Study: Tech Hiring Off to a Hot Start for 2022
Strong tech hiring momentum continued into January, according to analysis of the latest labor market data by CompTIA, a non-profit industry association based in suburban Chicago, working with data released by the U.S. Bureau of Labor Statistics.
According to the “CompTIA Tech Jobs Report,” Technology companies increased employment by 24,300 workers in January, the 14th consecutive month of tech employment growth at the industry level. IT occupations throughout the economy increased by 178,000, lowering the unemployment rate for tech occupations to 1.7% in January, down from 2% in December.
“By all accounts this was an exceptionally strong start to the year for tech employment,” said Tim Herbert, chief research officer at CompTIA. “The arms race in recruiting and retaining tech talent undoubtedly challenges employers in direct and indirect ways.”
Employer job postings for technology positions reached nearly 340,000 last month, spanning industry sector, geographic location, and skillsets. The January rate of tech job postings continues to track above the 12-month average by approximately 11%.
“Employer job posting analysis confirms the interconnected nature of technical skills across cloud infrastructure, applications, data and cybersecurity, as well as the critical importance of soft skills, project management skills and business acumen,” added Herbert.
More than half of January’s job gains within the tech sector occurred in the IT services and custom software development category (+14,800), an important indicator of business activity, especially among small and medium-sized companies. Tech firms also added workers in data processing, hosting and related services (+7,500), other information services, including search engines (+3,100) and computer and electronic products manufacturing (+2,000). Only the telecommunications employment category was in negative territory (-3,100).
Tech-related hiring contributed to the strong national growth of 467,000 jobs in January, pointing to optimistic expectations within the industry.
Telarus to Offer Cisco Webex
Telarus, a Utah based technology services broker specializing in Cloud, Unified Communications (UC), Contact Center, Network Services, Security, IoT and Mobility, has announced a new alliance supporting the sale of Cisco Webex collaboration products.
“This agreement highlights the value of our channel to Cisco and Telarus’ prominence as a leader in the brokerage community,” said Shane Speakman, VP of UCaaS at Telarus. “Together, we are dedicating resources to assist partners in offering more value to customers. We look forward to a prosperous relationship and complementing the Cisco partner program.”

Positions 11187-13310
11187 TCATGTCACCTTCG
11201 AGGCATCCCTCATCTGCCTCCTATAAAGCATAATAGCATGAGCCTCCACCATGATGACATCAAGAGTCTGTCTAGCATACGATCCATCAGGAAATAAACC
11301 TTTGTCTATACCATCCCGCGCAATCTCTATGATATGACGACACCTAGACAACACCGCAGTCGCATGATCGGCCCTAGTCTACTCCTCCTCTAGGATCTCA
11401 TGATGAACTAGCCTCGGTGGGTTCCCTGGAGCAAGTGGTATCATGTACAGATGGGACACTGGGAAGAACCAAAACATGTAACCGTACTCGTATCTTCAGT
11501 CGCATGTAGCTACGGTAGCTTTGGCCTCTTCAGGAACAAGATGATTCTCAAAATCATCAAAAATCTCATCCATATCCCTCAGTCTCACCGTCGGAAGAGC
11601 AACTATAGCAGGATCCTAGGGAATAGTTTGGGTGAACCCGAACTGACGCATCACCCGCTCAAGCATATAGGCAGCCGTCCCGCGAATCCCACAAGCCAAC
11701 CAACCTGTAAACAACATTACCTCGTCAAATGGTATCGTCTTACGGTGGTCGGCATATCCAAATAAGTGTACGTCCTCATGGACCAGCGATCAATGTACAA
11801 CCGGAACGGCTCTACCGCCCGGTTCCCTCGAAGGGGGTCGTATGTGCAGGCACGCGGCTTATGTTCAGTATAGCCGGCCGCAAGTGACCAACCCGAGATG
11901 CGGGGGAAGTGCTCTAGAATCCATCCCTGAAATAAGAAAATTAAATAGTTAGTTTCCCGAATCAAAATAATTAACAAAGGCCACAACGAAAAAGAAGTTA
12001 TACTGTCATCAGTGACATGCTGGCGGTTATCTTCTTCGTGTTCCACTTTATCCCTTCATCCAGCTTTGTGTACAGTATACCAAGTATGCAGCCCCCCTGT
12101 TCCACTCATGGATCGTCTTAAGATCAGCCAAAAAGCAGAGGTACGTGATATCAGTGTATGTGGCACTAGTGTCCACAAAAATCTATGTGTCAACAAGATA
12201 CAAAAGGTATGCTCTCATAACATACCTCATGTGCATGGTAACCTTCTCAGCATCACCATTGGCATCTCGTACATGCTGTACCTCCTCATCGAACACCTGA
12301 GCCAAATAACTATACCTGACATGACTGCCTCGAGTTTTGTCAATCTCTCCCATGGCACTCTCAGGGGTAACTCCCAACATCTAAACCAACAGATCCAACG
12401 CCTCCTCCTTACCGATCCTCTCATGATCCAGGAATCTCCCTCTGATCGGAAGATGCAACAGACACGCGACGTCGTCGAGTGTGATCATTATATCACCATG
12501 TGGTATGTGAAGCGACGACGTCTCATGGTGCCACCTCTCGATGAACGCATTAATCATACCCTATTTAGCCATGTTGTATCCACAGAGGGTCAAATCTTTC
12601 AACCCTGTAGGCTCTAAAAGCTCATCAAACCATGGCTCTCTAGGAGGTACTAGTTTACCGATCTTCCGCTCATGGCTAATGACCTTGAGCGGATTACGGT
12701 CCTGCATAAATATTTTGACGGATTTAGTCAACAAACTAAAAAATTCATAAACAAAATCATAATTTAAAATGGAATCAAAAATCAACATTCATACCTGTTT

With the addition of Webex to Telarus’ Unified Communications offerings, Cisco and Telarus partners will have access to the full range of WebEx offerings.
“The global work from anywhere movement is ubiquitous across all industry verticals,” said Dan Foster, Chief Revenue Officer of Telarus. “Our combined acumen in driving go-to-market strategies fueled by intuitive and easy-to-use technology in the communication and collaboration space will be powerful assets for partners.”
The Telarus agreement is also said to complement Cisco’s existing partner-led selling motions, enabling partners to pursue sales opportunities more effectively with SaaS solutions and bundling value-added services together with Webex collaboration technologies.
Telarus boasts a portfolio of 290 leading service providers.
The alliance expands US-based partner access to prominent calling, messaging, and meetings technologies. The joint objective is to accelerate partner growth in the targeted technology areas.
Tackle.io Launches Program for ISVs Pursuing Cloud Marketplaces
Tackle.io, a Boise, Idaho-based software company, has rolled out its new Startup Acceleration Program to help independent software vendors (ISVs) generate revenue through the four major Cloud Marketplaces—AWS, Microsoft Azure, Google Cloud, and Red Hat Marketplace.
Given that listing a product on a marketplace can be challenging, especially for early-stage companies with limited developer resources, Tackle’s offerings focus on reducing the time to list and sell products on marketplaces while providing granular transaction reporting.
“The Cloud Marketplaces are a fast-growing channel, and early-stage ISVs are in a prime position to take advantage of it,” said John Jahnke, CEO at Tackle. “We created the Startup Acceleration Program so early-stage companies have access to the technology and resources necessary to kick off their Cloud GTM journey the right way.”
To qualify for the Startup Acceleration Program, ISVs must be early-stage (seed, angel, or Series A), have less than $5M in revenue, and have fewer than 30 employees with a market-ready SaaS product. The ISV must also meet the Cloud Provider’s listing requirements.
Once qualified, ISVs have access to Tackle’s Cloud Marketplace Platform, including premium features needed to launch and grow a Marketplace business. Promised benefits include a simplified process for product listing across marketplaces, streamlined seller workflow and order visibility, and access to advanced reporting, aggregated views, and real-time visibility into the purchase cycle. Expert consultations are also available.
Tackle works with more than 350 cloud companies today, including AppDynamics, Auth0, Fivetran, HashiCorp, Looker, McAfee, NewRelic, PagerDuty, and Talend. Tackle is available for purchase on the AWS Marketplace, Azure Marketplace, Google Cloud Platform Marketplace, and Red Hat Marketplace.
Through the program, early-stage ISVs can fast-track a cloud marketplace and further develop their skills and expertise in this area. With a substantial proportion of software buyers stating that they are likely to purchase through the marketplaces in the future, this may become a compelling go-to-market strategy.